Illegal Interview Questions That Employers Shouldn't Ask You

Watch out for these red flags and learn how to reply if you're asked an illegal question.

Illegal Interview Questions That Employers Shouldn't Ask You

Be on the lookout for illegal interview questions.

Job interviews can make even the most prepared candidates uncomfortable. But although the hiring manager is in the driver’s seat, there’s a chance they’ll make a wrong turn and ask a question that is off limits—a question that you don’t have to answer, and sometimes definitely shouldn’t. That's why you need to be able to spot illegal interview questions.

You might think it's easy for hiring managers and recruiters to know what they can and can not ask of candidates, but some areas are a bit tricky. Plus, people make mistakes. That's why the onus is on you to be aware of illegal questions to ask in an interview.

The Civil Rights Act of l964 “prohibits employment discrimination based on race, color, religion, sex and national origin.” As a job seeker, you want to be able to spot red flags that could indicate you’re not being treated fairly. These five illegal job interview questions are off-limits to hiring managers.

Illegal Interview Questions

  1. Do you have any physical or mental disabilities?
  2. When are you planning to have children?
  3. Will you need time off for religious holidays?
  4. What country are you from?
  5. How often are you deployed for Army Reserve training?

1. “Do you have any physical or mental disabilities?”

Why it’s illegal: The Americans with Disability Act (ADA) says it is unlawful for an employer to discriminate against a qualified applicant or employee with a disability. Private employers with 15 or more employees, as well as state and local government employers, must abide by the ADA.

Note that that the ADA prohibits employers from asking discriminatory questions before making a job offer; after a job offer has been extended, employers are permitted to ask questions about disabilities as long as they ask the same questions of other applicants offered the same type of job, not just applicants with an obvious disability.

Similar illegal interview questions:

  • “What prescription drugs are you currently taking?”
  • “Have you ever been treated for mental health problems?”

2. “When are you planning to have children?”

Why it’s illegal: Sex is a federally protected class, which means an employer cannot discriminate against a male or female job applicant.

A hiring manager simply may have concerns about the applicant’s ability to perform the job duties (such as travel or work overtime). If that’s the case, the interviewer needs to ask the candidate directly about job-related responsibilities (e.g. “This job requires five days of travel per month. Do you have any restrictions that would prevent you from doing that?”).

Similar illegal interview questions:

  • “What kind of childcare arrangements do you have in place?”
  • “What are your plans if you get pregnant?”

3. “Will you need time off for religious holidays?”

Why it’s illegal: Religious discrimination is prohibited, so employers are barred from basing hiring decisions on a person’s religious beliefs, observances, or practices.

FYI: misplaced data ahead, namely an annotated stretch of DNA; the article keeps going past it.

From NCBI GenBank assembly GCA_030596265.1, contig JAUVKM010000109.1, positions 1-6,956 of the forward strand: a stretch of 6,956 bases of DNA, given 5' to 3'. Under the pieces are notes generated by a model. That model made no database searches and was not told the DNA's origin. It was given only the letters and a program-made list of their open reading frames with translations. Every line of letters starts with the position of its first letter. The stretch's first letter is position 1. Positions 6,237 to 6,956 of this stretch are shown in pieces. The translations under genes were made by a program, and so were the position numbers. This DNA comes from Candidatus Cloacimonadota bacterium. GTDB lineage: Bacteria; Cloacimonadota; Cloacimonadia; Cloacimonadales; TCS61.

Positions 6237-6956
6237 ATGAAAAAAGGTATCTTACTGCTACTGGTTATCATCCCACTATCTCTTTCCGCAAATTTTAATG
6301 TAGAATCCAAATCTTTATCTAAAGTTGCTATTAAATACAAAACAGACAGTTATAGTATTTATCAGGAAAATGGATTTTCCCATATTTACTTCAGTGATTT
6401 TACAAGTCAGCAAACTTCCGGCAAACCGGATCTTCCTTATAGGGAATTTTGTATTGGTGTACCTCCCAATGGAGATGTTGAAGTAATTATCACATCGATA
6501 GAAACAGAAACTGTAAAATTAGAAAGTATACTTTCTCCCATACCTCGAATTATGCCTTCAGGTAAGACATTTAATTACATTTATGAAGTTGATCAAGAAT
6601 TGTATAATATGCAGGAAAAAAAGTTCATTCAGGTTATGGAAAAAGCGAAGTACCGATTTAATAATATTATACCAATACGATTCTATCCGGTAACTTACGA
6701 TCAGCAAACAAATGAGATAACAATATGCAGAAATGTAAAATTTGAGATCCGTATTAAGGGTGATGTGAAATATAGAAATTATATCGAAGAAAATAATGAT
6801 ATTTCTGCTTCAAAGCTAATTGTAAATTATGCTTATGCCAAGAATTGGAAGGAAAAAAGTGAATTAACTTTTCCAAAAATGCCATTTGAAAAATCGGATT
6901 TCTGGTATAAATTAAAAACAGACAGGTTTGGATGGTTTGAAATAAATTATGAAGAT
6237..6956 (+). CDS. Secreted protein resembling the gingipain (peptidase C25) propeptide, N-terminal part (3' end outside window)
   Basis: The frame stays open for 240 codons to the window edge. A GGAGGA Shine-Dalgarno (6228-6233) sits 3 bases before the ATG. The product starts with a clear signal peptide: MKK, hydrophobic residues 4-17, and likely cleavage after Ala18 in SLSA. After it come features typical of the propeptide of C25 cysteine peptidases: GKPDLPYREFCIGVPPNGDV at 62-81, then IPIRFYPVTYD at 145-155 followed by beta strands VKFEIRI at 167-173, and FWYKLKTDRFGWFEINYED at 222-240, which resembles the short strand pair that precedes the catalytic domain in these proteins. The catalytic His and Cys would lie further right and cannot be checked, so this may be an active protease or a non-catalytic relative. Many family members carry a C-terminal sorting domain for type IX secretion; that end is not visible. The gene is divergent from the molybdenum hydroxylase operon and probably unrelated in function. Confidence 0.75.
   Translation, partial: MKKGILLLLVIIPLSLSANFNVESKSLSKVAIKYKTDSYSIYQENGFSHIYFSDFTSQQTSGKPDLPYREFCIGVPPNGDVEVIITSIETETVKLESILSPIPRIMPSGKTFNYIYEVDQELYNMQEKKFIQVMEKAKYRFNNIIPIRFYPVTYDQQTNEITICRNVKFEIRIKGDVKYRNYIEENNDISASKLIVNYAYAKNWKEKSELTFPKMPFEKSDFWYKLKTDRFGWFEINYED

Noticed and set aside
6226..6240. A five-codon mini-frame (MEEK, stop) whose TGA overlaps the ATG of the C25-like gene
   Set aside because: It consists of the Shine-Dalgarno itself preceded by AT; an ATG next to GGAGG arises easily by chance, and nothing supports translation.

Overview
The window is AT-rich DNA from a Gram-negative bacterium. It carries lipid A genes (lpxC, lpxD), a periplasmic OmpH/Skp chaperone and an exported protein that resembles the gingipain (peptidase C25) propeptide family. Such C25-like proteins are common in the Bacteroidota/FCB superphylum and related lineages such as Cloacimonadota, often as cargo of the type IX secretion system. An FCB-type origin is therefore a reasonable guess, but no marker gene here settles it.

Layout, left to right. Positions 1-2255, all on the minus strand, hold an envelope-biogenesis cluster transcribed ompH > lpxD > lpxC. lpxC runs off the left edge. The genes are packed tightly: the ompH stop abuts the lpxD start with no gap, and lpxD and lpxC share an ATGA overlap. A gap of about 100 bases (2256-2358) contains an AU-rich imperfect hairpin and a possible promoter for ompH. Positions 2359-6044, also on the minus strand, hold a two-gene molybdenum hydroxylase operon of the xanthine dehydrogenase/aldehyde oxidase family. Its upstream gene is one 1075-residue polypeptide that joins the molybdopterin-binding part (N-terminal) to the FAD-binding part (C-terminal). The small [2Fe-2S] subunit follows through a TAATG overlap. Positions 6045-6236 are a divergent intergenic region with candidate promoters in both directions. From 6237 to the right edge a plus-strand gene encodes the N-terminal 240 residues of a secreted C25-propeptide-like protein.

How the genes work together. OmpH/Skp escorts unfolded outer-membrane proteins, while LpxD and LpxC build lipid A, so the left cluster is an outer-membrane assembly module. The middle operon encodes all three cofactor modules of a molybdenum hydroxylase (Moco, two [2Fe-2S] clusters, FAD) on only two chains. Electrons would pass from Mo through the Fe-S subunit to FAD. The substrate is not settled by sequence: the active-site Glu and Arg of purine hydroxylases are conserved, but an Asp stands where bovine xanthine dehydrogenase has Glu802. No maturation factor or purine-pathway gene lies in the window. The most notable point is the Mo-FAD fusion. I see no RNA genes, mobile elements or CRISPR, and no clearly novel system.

Similar illegal interview questions:

  • “What is your religious affiliation?”
  • “What church do you belong to?”

4. “What country are you from?”

Why it’s illegal: National origin is a federally protected class. Consequently, employers cannot base hiring decisions on whether an applicant is from a different country or of a specific ethnicity.

Similar illegal interview questions:

  • “What is your nationality?”
  • “You have a strong accent. Where are you from?”

5. “How often are you deployed for Army Reserve training?”

Why it’s illegal: Because military status is a federally protected class, companies cannot make employment decisions based on a job candidate’s past, current, or future military membership or service.

Similar illegal interview questions:

  • “Will you be deployed any time soon?”
  • “What type of discharge did you receive from the military?”

If you happen to be in a situation where an interviewer asks you an illegal question, how you respond is entirely based on your comfort level. You could simply state, “That doesn’t affect my ability to perform the duties of this job,” and leave it at that. Or, if you feel the potential employer has crossed a line, you have every right to end the interview and leave. Granted, this is a difficult thing to do if you really want or need the job, but on the flipside, would you really want to work for someone who indicates a bias?

Question: Are You Ready for a Job? Do This Next

Sitting in a room with strangers and answering their questions is bound to make even the most seasoned job seeker uncomfortable. But if you've been subjected to illegal interview questions, you're better off finding some different companies to apply to. Could you use some help? Create a free profile on Monster today. You'll get valuable interview insights and useful job-search tips sent directly to your inbox—did we mention it's free?—to help you feel prepared for whatever is thrown your way. Having strong, focused answers will give you a boost in the self-esteem department (as well as the job-search department).

This article is not intended as a substitute for professional legal advice. Always seek the professional advice of an attorney regarding any legal questions you may have.